Sing Unto the Lord


First set and the Big Bang theory
June 4, 2007, 10:00 pm
Filed under: Uncategorized

Most people start their working week on Monday. Some in our church even work all day Sunday and just knock off work in time to get to church. They are depressed about the week stretching out ahead of them. If Church is in the morning then parents have been waging a war to get o church on time. If it is the evening then most young people have been spending the day with their family. They are tired, they are tense, they are not excited.

Imagine if the first song we sang was a new slow number in a minor key – about man’s depravity. This will just disengage the congregation. They already don’t feel like being there. How can we use the very first thing we do to turn people’s eyes and hearts heavenward? We want people to suddenly get a reality check and gain perspective about their weariness. We want people to stop wallowing in their self-pity and start loving and glorifying Jesus. How?

I choose songs that proclaim big victory ideas. Things like God being Lord of all things or Jesus being King of the world. I also choose songs that are simple lyrically so that it is easy for people to engage with them when they are feeling very disengaged. You want people to suddenly walk out of the world and come and experience something of the Big Bang theory. Their hearts should ignite and suddenly their minds see the week just gone in perspective. This process brings sudden change and evolution so that people are ready to serve one another and hear God’s word. The Spirit is the only one who can bring this change and He works through the word of God. That’s why I don’t choose songs just because they are lively. A lively song that doesn’t have biblical truth will do nothing for people’s hearts. They need be engaged with God’s word and his spirit working through the word.

I try and fit songs in with a theme or idea that will presented in the Bible that night. Of all times, the first set is least crucial for doing this. People will probably forget what they first sing and this time is much better for building a joyful community who love Jesus and who love praising him together.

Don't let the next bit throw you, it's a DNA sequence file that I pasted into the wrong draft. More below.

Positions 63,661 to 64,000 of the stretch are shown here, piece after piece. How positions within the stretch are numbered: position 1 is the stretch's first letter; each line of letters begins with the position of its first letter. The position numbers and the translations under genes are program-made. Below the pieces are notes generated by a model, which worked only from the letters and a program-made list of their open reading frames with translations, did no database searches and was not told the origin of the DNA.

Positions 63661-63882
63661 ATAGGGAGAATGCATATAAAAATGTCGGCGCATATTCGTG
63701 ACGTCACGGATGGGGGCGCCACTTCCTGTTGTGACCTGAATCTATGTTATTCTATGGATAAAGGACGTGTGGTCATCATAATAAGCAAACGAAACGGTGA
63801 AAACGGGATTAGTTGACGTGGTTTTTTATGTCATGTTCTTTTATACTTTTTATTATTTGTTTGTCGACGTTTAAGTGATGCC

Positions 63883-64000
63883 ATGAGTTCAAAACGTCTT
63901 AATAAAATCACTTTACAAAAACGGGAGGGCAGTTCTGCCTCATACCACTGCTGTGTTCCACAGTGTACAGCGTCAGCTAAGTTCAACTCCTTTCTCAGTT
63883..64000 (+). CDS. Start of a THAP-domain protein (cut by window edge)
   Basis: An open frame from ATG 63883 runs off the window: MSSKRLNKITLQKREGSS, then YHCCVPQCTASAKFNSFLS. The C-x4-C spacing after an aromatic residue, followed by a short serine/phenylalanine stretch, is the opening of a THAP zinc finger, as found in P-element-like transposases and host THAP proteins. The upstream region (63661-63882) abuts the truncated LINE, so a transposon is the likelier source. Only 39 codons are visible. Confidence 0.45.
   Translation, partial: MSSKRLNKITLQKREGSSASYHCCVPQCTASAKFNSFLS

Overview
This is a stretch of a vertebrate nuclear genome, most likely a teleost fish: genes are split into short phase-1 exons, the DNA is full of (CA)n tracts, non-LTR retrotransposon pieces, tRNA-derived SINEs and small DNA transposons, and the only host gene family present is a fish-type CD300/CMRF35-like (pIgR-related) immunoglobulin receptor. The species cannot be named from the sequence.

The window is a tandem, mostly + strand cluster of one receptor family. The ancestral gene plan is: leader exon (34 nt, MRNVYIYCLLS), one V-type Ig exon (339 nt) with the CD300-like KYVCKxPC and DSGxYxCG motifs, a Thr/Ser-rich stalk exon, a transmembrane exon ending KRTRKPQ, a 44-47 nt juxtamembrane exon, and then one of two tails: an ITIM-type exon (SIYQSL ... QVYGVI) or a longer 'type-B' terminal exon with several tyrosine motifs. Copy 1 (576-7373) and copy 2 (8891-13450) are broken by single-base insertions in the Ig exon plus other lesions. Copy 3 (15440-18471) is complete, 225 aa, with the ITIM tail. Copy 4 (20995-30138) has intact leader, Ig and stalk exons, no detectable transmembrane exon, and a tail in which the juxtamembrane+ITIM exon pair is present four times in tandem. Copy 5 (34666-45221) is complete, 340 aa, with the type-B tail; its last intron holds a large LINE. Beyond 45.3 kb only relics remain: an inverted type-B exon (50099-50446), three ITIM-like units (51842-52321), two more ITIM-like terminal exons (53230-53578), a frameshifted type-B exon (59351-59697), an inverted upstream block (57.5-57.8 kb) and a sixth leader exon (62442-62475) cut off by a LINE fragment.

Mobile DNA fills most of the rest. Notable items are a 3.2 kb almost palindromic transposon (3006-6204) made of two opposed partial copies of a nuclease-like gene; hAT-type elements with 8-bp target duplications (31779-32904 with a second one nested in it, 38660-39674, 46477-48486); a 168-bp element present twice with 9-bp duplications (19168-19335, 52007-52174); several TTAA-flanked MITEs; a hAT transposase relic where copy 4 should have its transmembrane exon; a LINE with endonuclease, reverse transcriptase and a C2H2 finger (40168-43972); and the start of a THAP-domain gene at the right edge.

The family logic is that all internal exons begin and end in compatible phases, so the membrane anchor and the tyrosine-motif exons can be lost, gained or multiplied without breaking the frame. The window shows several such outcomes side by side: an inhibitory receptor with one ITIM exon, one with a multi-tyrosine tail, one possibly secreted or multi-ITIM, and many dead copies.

If you are part of a church use the first set to encourage one another loudly in song. Be a servant by singing with enthusiasm even if its the last thing you feel like. Help others forget their worries and remember their savior.
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3 Comments so far
Leave a comment

hey dan.
great ideas.
good explanation of the ‘why’ of first up song selection.
good stuff.

can you tell us your thinking on doing 3: first 2 being big bang but then 3rd – being a bit slower etc?

i have a good idea about how that works… but keen to hear your “why”

peaceout

dave

ps – blog is looking good. good now it has direction. keep it up

Comment by David

I don’t think it’s always necessary to do three songs. The times when I do, I like to drop back for the third because often people are more receptive to being reflective (that sounds like a Tony Robbins saying).
The first two songs will help capture people and energise them and help shake off the tunnel-vision life in the world gives us. The third allows more reflection as well as just giving dynamics to the musical landscape of the set. This helps people concentrate.

I haven’t always done this. Once or twice we have tried doing things differently and starting low-key, but this hasn’t been as helpful for people. It is still good to mix it up though. We don’t want to be trapped in a formula.

Comment by Dan

Hey Dan. Andy here (Dave’s bro).

I’ve enjoyed reading your reflections on church music, particularly as I have started this year leading the music at our church.

I couldn’t agree with you more about the “big bang” theory, and I’ve been making that my aim too and there’s a good handful of songs that are great tools for doing so.

Keep up the good work. I look forward to some more interactions on church + music.

Comment by Andy M




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